First Watch: Wanda Jackson, 'Am I Even A Memory'
Who says a rock 'n' roll queen can't do country? Not Wanda Jackson. Best known as a rockabilly pioneer and original FOE (Friend of Elvis — she toured with him in 1955), the 75-year-old Oklahoma native has always had a thing for twang, too. Rock fans who've recently discovered Jackson know her for ravers like 1960's "Let's Have a Party. Last year, the Jack White-produced The Party Ain't Over caught that fiery spirit and ran with it. And now Jackson and Justin Townes Earle, who helmed her new release Unfinished Business, keep things hot while also showing Jackson's more tender side.
One standout track is "Am I Even A Memory," a classic country weeper written by honky-tonk revivalist Greg Garing. "Greg actually wrote the song for me seventeen years ago and never could get it to me," recalled Jackson in an email. Her publicist Jon Hensley played the song for Jackson and Earle, and "we were both knocked out by it," she recalled. They decided to sing it together as a duet.
Director Seth Graves set the song's video in the "trendy dive bar" Santa's Pub in Nashville. He framed the singers' interaction as two lives crossing for just a moment on the dive bar's stage, as Earle mourns one lost love (played by Mindy White, singer for the band States), and Jackson beckons toward another.
"Frankly ... it's a breakup song ... sung between a 74-year-old woman and a 30-year-old man," wrote Graves. "I'm no champion for social norms, but the Kid Rock/Sheryl Crow approach (the back and forth literal approach) seemed like it could potentially come off weird if taken literally. Not weird in a good way, anyway. That's not the kind of video I wanted to make. It seemed necessary, inspiring and way more interesting to find a way to create and use images that would give them each a different take on the song. So. I just thought of two lonely people, singing the same song for different reasons."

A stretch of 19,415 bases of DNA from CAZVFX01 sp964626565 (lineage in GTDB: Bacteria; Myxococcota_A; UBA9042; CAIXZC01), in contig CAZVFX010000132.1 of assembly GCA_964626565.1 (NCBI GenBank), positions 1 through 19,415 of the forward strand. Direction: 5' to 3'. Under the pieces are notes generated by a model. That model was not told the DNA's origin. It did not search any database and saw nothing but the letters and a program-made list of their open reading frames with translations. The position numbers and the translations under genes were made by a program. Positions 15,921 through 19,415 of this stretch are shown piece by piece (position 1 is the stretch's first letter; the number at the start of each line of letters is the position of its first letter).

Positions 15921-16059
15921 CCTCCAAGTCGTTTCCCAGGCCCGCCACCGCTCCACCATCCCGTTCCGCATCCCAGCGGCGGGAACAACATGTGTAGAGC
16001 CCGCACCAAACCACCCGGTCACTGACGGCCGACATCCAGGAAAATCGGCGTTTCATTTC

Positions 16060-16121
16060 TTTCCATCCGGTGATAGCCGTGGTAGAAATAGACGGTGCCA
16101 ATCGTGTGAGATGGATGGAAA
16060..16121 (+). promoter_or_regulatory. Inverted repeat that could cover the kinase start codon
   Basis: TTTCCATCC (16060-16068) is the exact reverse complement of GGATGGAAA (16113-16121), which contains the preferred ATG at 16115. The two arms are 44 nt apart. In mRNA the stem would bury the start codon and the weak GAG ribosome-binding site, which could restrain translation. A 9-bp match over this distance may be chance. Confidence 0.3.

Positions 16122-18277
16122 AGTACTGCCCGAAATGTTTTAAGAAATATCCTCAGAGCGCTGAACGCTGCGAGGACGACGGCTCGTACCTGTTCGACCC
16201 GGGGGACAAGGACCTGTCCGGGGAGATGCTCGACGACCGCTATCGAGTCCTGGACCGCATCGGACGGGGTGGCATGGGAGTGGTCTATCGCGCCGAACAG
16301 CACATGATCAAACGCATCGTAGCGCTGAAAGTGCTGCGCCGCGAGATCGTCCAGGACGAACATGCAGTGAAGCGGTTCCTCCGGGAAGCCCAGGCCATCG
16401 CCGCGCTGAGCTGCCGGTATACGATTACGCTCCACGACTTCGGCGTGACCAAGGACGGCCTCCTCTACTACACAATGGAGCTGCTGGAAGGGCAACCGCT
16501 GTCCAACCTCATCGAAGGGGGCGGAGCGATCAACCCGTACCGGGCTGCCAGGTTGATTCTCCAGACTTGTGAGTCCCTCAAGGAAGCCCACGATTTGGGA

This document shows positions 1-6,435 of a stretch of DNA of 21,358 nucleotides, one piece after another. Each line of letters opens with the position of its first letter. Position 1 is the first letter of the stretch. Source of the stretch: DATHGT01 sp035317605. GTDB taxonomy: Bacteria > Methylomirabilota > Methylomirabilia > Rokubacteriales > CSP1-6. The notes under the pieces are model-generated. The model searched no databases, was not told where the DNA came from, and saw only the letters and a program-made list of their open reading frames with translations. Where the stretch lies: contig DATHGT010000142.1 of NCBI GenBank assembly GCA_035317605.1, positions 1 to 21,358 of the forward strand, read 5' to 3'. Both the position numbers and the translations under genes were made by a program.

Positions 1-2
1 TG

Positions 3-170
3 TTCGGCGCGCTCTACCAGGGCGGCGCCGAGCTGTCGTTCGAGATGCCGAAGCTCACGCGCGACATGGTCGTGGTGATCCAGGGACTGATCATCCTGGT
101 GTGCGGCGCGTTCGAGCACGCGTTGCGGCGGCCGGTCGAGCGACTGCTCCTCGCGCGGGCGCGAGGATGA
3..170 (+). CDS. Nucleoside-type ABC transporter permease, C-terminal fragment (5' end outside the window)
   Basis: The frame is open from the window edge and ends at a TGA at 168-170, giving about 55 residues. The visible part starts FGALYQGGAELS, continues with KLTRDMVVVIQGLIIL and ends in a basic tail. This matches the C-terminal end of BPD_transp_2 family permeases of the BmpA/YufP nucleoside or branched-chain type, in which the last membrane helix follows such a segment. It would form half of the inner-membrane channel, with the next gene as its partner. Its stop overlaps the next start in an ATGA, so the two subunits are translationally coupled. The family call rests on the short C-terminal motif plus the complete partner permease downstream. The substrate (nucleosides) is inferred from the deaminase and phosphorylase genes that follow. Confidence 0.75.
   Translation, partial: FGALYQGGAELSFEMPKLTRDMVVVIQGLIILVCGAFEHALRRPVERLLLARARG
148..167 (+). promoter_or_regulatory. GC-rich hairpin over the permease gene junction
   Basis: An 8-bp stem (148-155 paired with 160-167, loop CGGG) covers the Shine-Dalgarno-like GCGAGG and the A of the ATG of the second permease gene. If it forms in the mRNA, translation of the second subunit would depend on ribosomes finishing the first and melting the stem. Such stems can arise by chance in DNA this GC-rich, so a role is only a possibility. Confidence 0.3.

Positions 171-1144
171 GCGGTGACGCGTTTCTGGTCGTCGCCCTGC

Garing's bereft lyric intertwines with its gentle backrub of a melody to create just the kind of emotional wallow you want from a heartbreak song. Graves added some images of the young Jackson to amplify its poignancy. "I feel like juxtaposing those imagines gives a literal and humble nod to her own legacy, but it also suggests her character's mind is in a much less lonely place than this dive bar while matching the surreal tone of Justin's part," wrote Graves.
As for Jackson, she's happy to have a new standard in her repertoire. "It's a nice change of pace," she wrote. "I'll always be a rocker, but there's nothing like a great country song and this is a well-written, great country song. My fans love it, too. They even sing the words along with me when we perform it live on stage."